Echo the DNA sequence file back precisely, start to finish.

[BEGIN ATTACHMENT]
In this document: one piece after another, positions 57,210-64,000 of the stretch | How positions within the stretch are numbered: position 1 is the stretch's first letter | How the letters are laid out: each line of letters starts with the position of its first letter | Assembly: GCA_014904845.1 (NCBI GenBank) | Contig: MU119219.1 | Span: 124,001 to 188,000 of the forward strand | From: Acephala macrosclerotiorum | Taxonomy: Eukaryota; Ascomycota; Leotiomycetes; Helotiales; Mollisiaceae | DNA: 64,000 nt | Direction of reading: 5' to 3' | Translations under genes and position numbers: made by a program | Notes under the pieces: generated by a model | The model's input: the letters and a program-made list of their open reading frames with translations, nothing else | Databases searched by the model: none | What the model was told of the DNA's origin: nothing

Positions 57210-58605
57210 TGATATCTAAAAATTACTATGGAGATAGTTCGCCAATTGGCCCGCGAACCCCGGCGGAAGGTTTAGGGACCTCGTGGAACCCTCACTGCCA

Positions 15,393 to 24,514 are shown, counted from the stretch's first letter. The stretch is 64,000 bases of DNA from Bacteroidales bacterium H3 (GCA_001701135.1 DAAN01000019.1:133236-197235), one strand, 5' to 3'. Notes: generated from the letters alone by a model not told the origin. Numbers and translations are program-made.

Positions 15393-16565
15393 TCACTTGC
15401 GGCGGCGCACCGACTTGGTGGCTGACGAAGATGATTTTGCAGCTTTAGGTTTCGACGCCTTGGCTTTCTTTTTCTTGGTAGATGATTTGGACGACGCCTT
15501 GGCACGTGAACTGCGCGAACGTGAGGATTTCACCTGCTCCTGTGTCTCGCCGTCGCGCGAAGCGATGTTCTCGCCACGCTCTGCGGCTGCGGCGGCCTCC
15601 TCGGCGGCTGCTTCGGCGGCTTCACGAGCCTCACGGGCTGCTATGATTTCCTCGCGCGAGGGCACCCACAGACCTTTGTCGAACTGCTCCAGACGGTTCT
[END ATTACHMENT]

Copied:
In this document: one piece after another, positions 57,210-64,000 of the stretch | How positions within the stretch are numbered: position 1 is the stretch's first letter | How the letters are laid out: each line of letters starts with the position of its first letter | Assembly: GCA_014904845.1 (NCBI GenBank) | Contig: MU119219.1 | Span: 124,001 to 188,000 of the forward strand | From: Acephala macrosclerotiorum | Taxonomy: Eukaryota; Ascomycota; Leotiomycetes; Helotiales; Mollisiaceae | DNA: 64,000 nt | Direction of reading: 5' to 3' | Translations under genes and position numbers: made by a program | Notes under the pieces: generated by a model | The model's input: the letters and a program-made list of their open reading frames with translations, nothing else | Databases searched by the model: none | What the model was told of the DNA's origin: nothing

Positions 57210-58605
57210 TGATATCTAAAAATTACTATGGAGATAGTTCGCCAATTGGCCCGCGAACCCCGGCGGAAGGTTTAGGGACCTCGTGGAACCCTCACTGCCA

Positions 15,393 to 24,514 are shown, counted from the stretch's first letter. The stretch is 64,000 bases of DNA from Bacteroidales bacterium H3 (GCA_001701135.1 DAAN01000019.1:133236-197235), one strand, 5' to 3'. Notes: generated from the letters alone by a model not told the origin. Numbers and translations are program-made.

Positions 15393-16565
15393 TCACTTGC
15401 GGCGGCGCACCGACTTGGTGGCTGACGAAGATGATTTTGCAGCTTTAGGTTTCGACGCCTTGGCTTTCTTTTTCTTGGTAGATGATTTGGACGACGCCTT
15501 GGCACGTGAACTGCGCGAACGTGAGGATTTCACCTGCTCCTGTGTCTCGCCGTCGCGCGAAGCGATGTTCTCGCCACGCTCTGCGGCTGCGGCGGCCTCC
15601 TCGGCGGCTGCTTCGGCGGCTTCACGAGCCTCACGGGCTGCTATGATTTCCTCGCGCGAGGGCACCCACAGACCTTTGTCGAACTGCTCCAGACGGTTCT